When the topic of scheduling a colonoscopy comes up during a doctor’s visit, many patients shudder at the thought. It’s a knee jerk reaction to learning that it’s time for a colonoscopy. Yes, a colonoscopy is not something that most people embrace with excitement and anticipation, but more importantly it’s a life-saving event.  Let’s reemphasize: it’s life-saving.

With this being said, not having a colonoscopy could potentially be a life altering decision. It’s important to remember that colonoscopy is both a diagnostic and a preventative procedure for colorectal cancer, and that removing pre-cancerous polyps can actually keep you from developing cancer in the future.

Our board-certified GI specialists at La Peer Health Systems’ Colonoscopy Center of Excellence want to ensure that fear doesn’t prevent patients from receiving the testing and treatments needed to live a healthy and long life.

What Missing or Avoiding a Colonoscopy Can Mean?

It is crucial to emphasize that in about 95% of people, colorectal cancer is a preventable cancer. And sadly, it is still the number two cancer killer amongst Americans today. And the question is: Why is this so?

One reason is fear of the unknown. Most people don’t know what to expect during a colonoscopy as well as the importance of a colonoscopy. This is why it is important to speak with one of our gastroenterologists to discuss in detail the benefits of a colonoscopy, as well as the risks of the procedure itself and the sedation we provide.

The other reason is the night before prep. Truthfully, it’s the preparation the night prior that is the primary source of anxiety. The thought of guzzling the solution is no picnic. With that said, the best test to prevent colorectal cancer is the one that gets done, right?

The Role of a Colonoscopy in Fighting Colon Cancer

As scary as a colonoscopy may seem, and as unpleasant as you think the preparation for it may be, think about the risks and worry that come with the very real potential alternative to not getting screened – being diagnosed with colorectal cancer. Not only does a colonoscopy allow for colon and rectal cancers to be caught early, but a colonoscopy also detects precancerous lesions called polyps. In most individuals who have been diagnosed with colorectal cancer, the cancer derived from a polyp, which on average, takes about 7 to 10 years to grow into a cancer. A colonoscopy can stop this chain of events dead in its tracks, as the goal of the procedure is to remove polyps in real time, thereby preventing the likelihood of cancer occurring.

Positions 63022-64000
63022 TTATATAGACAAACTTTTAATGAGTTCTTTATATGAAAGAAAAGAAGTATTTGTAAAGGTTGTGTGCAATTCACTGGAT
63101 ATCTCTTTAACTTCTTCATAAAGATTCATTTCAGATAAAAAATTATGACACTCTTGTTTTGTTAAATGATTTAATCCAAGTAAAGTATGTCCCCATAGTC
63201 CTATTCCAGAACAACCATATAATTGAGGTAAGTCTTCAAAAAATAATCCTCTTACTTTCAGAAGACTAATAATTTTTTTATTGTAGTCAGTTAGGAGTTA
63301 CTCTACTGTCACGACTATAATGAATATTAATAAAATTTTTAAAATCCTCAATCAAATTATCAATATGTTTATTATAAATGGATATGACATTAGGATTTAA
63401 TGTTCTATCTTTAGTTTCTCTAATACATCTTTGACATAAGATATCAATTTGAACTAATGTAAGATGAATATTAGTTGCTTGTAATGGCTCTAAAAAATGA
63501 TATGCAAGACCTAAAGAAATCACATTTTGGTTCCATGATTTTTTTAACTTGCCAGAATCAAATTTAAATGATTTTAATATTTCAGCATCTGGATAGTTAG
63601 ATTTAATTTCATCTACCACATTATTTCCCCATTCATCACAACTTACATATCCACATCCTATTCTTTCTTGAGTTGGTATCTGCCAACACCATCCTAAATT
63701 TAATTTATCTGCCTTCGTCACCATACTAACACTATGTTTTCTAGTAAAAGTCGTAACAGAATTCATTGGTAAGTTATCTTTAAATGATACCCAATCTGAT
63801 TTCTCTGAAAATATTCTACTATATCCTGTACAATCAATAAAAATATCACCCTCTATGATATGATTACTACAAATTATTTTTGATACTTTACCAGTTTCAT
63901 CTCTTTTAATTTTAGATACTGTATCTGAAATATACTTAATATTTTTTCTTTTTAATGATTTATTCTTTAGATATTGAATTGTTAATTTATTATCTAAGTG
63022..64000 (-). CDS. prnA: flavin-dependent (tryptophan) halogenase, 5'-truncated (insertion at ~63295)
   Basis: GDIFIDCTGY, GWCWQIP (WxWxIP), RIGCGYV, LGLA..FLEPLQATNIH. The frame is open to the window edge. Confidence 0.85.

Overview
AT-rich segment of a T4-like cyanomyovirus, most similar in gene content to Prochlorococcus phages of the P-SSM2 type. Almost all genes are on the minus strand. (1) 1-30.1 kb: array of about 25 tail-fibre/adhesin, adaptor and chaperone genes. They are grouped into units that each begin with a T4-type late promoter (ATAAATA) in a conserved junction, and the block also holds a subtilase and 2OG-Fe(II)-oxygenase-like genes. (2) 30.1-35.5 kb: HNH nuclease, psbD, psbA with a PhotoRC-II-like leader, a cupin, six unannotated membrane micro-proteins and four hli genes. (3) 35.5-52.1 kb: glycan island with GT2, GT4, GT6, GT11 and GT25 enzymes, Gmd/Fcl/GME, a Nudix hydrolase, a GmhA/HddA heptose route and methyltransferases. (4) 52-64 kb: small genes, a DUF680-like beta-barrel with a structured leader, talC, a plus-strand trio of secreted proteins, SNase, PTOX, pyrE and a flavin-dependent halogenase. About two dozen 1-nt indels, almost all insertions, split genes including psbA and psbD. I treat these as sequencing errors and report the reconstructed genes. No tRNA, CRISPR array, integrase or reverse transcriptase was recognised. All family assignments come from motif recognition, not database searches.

So, if you are turning 50 years old, it’s time to schedule your colonoscopy. Just as important, if you have a family history of a 1st degree relative with colorectal cancer or colon polyps, talk to your doctor about getting screened, because you should be screened earlier than the average-risk individual. Additionally, if you experience abdominal pain, changes in bowel movements, blood in the stool, or unexplained weight loss – don’t hesitate to schedule a colonoscopy.

Visit a Colonoscopy Specialist in Los Angeles

If you’re concerned about colon cancer, or your colorectal health in general, the best thing you can do is to schedule a colonoscopy screening with the experienced board-certified specialists at the Colonoscopy Center of Excellence. When it comes to colon cancer, early detection really does save lives. Call  for an appointment.